James Council Wooten

Male 1896 - 1918  (21 years)

Personal Information    |    Media    |    Notes    |    Event Map    |    All

  • Name James Council Wooten 
    Born 7 Aug 1896 
    Gender Male 
    Died 1 Aug 1918 
    Buried Rose Hill Cemetery Columbia, Maury County, Tennessee Find all individuals with events at this location 
    Person ID I1191210813  Abernathy, David and Ann Liles
    Last Modified 16 May 2013 

    Father John Townes Wooten,   b. 1 Jul 1871, Leighton, Colbert County, Alabama Find all individuals with events at this location,   d. 1 Jan 1942  (Age 70 years) 
    Mother Emma Claire Hughes,   b. 5 May 1874,   d. 20 Jul 1962  (Age 88 years) 
    Family ID F1079350041  Group Sheet

  • Event Map
    Link to Google MapsBuried - - Rose Hill Cemetery Columbia, Maury County, Tennessee Link to Google Earth
     = Link to Google Maps 
     = Link to Google Earth 
    Pin Legend  : Address       : Location       : City/Town       : County/Shire       : State/Province       : Country       : Not Set

  • Headstones
    James Council Wooten
    James Council Wooten

  • Notes 
    • The Battle of Château-Thierry was fought on July 18, 1918 and was one of the first actions of the American Expeditionary Force (AEF) under General John J. "Black Jack" Pershing. It was a battle in World War I as part of the Second Battle of the Marne, initially prompted by a German offensive launched on 15 July against the AEF, the newest troops on the front.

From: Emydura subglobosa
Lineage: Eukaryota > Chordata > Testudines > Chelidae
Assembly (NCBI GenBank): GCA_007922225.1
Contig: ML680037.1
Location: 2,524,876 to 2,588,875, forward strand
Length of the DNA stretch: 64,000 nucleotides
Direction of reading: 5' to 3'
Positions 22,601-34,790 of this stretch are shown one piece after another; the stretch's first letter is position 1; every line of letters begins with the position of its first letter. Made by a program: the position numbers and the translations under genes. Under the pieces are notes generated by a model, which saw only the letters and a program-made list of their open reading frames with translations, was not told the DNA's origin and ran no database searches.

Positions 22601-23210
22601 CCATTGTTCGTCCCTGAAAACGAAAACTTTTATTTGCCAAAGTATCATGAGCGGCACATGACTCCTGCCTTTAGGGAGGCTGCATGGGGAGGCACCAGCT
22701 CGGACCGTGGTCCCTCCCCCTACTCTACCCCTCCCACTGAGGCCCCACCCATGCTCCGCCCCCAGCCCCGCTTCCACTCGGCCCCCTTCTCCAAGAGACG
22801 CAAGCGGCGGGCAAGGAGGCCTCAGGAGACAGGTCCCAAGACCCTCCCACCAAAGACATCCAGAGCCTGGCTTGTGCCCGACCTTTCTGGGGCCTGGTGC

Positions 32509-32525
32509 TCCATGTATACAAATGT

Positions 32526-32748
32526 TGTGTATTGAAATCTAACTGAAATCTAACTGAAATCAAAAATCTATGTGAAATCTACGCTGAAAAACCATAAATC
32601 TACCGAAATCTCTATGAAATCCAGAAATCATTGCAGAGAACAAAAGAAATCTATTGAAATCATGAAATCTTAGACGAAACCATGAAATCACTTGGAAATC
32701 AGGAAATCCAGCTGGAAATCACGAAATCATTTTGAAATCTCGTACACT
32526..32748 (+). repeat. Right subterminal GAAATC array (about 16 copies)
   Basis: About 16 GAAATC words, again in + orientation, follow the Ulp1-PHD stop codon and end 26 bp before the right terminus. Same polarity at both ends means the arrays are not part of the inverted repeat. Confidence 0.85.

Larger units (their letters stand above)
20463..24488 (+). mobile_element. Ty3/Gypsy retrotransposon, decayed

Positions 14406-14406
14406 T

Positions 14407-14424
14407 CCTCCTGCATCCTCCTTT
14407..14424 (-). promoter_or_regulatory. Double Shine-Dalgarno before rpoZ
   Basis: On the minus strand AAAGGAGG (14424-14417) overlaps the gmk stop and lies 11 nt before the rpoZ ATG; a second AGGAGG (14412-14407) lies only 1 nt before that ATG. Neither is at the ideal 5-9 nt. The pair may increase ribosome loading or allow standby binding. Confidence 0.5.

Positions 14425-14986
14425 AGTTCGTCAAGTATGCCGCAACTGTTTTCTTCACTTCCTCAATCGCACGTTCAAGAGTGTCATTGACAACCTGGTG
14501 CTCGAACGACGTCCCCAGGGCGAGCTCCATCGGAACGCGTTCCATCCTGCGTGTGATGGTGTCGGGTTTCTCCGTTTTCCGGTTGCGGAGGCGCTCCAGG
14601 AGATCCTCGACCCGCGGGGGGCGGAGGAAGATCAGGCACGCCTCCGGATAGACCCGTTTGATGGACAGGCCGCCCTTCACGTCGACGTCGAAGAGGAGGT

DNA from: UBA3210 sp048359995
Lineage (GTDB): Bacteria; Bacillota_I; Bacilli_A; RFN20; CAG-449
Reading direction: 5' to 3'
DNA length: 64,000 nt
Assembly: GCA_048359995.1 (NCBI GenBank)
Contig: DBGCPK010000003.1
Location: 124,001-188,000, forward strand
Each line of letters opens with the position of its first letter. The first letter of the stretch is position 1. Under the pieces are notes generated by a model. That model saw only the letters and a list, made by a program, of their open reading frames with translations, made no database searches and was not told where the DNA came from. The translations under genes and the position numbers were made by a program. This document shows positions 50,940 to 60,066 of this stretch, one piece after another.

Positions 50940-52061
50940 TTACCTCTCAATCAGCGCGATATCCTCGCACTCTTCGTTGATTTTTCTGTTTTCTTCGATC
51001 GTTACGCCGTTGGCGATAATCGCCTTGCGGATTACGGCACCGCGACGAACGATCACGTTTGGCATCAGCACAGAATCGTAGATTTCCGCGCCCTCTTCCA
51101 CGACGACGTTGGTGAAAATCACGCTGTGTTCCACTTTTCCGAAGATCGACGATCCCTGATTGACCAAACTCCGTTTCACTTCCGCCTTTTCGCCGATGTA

On the morning of 18 July 1918, the French (some of them colonial) and American forces between Fontenoy and Château-Thierry launched a counter-assault under the overall direction of Allied généralissime Ferdinand Foch against the German positions. This assault on a 40 km (25 mi) wide front was the first for over a year. The American army played the larger role fighting for the regions around Soissons and Château-Thierry. The allied forces had managed to keep their plans a secret, and their attack at 04:45 took the Germans by surprise when the troops went "Over the Top" without a preparatory artillery bombardment, but instead followed closely behind a rolling barrage which began with great synchronized precision. Eventually, the two opposing assaults (lines) inter-penetrated and individual American units exercised initiative and continued fighting despite being nominally behind enemy lines.

      After World War I, a memorial was built on Hill 204, 2 miles (3 km.) west of the town for which it is named. The Château-Thierry Monument, designed by Paul P. Cret of Philadelphia, was constructed by the American Battle Monuments Commission "to commemorate the sacrifices and achievements of American and French fighting men in the region, and the friendship and cooperation of French and American forces during World War I."

Home Page |  What's New |  Most Wanted |  Surnames |  Photos |  Histories |  Documents |  Cemeteries |  Places |  Dates |  Reports |  Sources